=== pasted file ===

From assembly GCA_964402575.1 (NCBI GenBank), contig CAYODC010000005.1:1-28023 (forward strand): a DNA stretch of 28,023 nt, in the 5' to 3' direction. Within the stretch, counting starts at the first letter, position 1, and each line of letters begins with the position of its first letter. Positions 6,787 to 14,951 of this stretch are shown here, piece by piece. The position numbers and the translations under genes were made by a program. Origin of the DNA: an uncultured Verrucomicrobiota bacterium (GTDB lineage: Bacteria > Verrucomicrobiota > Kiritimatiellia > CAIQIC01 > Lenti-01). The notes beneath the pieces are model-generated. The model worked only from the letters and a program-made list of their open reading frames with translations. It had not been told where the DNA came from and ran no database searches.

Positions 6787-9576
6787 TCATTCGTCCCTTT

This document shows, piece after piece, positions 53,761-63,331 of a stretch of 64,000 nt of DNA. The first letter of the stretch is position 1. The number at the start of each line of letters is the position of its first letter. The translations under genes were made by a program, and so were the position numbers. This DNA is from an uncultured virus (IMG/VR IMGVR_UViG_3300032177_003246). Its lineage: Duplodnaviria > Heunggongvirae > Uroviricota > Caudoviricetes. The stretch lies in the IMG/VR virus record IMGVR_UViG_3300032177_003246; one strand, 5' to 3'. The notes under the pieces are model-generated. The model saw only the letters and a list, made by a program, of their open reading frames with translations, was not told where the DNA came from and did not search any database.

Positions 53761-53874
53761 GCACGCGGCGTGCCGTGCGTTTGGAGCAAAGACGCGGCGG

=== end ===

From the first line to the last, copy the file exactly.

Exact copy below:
From assembly GCA_964402575.1 (NCBI GenBank), contig CAYODC010000005.1:1-28023 (forward strand): a DNA stretch of 28,023 nt, in the 5' to 3' direction. Within the stretch, counting starts at the first letter, position 1, and each line of letters begins with the position of its first letter. Positions 6,787 to 14,951 of this stretch are shown here, piece by piece. The position numbers and the translations under genes were made by a program. Origin of the DNA: an uncultured Verrucomicrobiota bacterium (GTDB lineage: Bacteria > Verrucomicrobiota > Kiritimatiellia > CAIQIC01 > Lenti-01). The notes beneath the pieces are model-generated. The model worked only from the letters and a program-made list of their open reading frames with translations. It had not been told where the DNA came from and ran no database searches.

Positions 6787-9576
6787 TCATTCGTCCCTTT

This document shows, piece after piece, positions 53,761-63,331 of a stretch of 64,000 nt of DNA. The first letter of the stretch is position 1. The number at the start of each line of letters is the position of its first letter. The translations under genes were made by a program, and so were the position numbers. This DNA is from an uncultured virus (IMG/VR IMGVR_UViG_3300032177_003246). Its lineage: Duplodnaviria > Heunggongvirae > Uroviricota > Caudoviricetes. The stretch lies in the IMG/VR virus record IMGVR_UViG_3300032177_003246; one strand, 5' to 3'. The notes under the pieces are model-generated. The model saw only the letters and a list, made by a program, of their open reading frames with translations, was not told where the DNA came from and did not search any database.

Positions 53761-53874
53761 GCACGCGGCGTGCCGTGCGTTTGGAGCAAAGACGCGGCGG